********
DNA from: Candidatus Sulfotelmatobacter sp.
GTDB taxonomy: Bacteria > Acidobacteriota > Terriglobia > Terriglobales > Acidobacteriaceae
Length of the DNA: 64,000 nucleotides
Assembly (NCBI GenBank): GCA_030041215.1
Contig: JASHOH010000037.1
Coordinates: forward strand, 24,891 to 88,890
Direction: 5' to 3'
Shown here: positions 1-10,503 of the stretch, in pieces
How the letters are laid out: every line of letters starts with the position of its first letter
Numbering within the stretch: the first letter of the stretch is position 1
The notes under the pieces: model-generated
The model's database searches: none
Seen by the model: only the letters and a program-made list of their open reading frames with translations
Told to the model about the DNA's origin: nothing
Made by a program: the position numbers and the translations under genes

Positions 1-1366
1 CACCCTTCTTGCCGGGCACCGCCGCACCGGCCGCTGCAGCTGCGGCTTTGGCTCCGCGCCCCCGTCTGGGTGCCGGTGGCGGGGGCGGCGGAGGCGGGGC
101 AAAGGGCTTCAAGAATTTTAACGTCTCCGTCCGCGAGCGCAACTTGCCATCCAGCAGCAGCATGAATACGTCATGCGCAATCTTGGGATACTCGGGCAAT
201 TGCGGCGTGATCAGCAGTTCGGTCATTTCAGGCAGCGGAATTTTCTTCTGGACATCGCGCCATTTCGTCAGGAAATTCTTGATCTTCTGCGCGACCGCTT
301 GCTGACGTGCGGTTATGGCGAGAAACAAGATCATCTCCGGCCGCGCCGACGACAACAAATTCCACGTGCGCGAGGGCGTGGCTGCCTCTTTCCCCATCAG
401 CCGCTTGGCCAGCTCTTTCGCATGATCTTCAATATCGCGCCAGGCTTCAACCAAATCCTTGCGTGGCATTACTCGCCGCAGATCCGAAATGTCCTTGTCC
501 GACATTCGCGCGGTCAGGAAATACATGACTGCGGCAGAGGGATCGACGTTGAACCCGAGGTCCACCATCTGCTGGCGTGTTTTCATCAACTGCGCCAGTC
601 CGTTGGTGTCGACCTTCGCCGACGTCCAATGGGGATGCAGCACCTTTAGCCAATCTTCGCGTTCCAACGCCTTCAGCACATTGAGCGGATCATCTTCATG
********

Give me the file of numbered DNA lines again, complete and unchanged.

DNA from: Candidatus Sulfotelmatobacter sp.
GTDB taxonomy: Bacteria > Acidobacteriota > Terriglobia > Terriglobales > Acidobacteriaceae
Length of the DNA: 64,000 nucleotides
Assembly (NCBI GenBank): GCA_030041215.1
Contig: JASHOH010000037.1
Coordinates: forward strand, 24,891 to 88,890
Direction: 5' to 3'
Shown here: positions 1-10,503 of the stretch, in pieces
How the letters are laid out: every line of letters starts with the position of its first letter
Numbering within the stretch: the first letter of the stretch is position 1
The notes under the pieces: model-generated
The model's database searches: none
Seen by the model: only the letters and a program-made list of their open reading frames with translations
Told to the model about the DNA's origin: nothing
Made by a program: the position numbers and the translations under genes

Positions 1-1366
1 CACCCTTCTTGCCGGGCACCGCCGCACCGGCCGCTGCAGCTGCGGCTTTGGCTCCGCGCCCCCGTCTGGGTGCCGGTGGCGGGGGCGGCGGAGGCGGGGC
101 AAAGGGCTTCAAGAATTTTAACGTCTCCGTCCGCGAGCGCAACTTGCCATCCAGCAGCAGCATGAATACGTCATGCGCAATCTTGGGATACTCGGGCAAT
201 TGCGGCGTGATCAGCAGTTCGGTCATTTCAGGCAGCGGAATTTTCTTCTGGACATCGCGCCATTTCGTCAGGAAATTCTTGATCTTCTGCGCGACCGCTT
301 GCTGACGTGCGGTTATGGCGAGAAACAAGATCATCTCCGGCCGCGCCGACGACAACAAATTCCACGTGCGCGAGGGCGTGGCTGCCTCTTTCCCCATCAG
401 CCGCTTGGCCAGCTCTTTCGCATGATCTTCAATATCGCGCCAGGCTTCAACCAAATCCTTGCGTGGCATTACTCGCCGCAGATCCGAAATGTCCTTGTCC
501 GACATTCGCGCGGTCAGGAAATACATGACTGCGGCAGAGGGATCGACGTTGAACCCGAGGTCCACCATCTGCTGGCGTGTTTTCATCAACTGCGCCAGTC
601 CGTTGGTGTCGACCTTCGCCGACGTCCAATGGGGATGCAGCACCTTTAGCCAATCTTCGCGTTCCAACGCCTTCAGCACATTGAGCGGATCATCTTCATG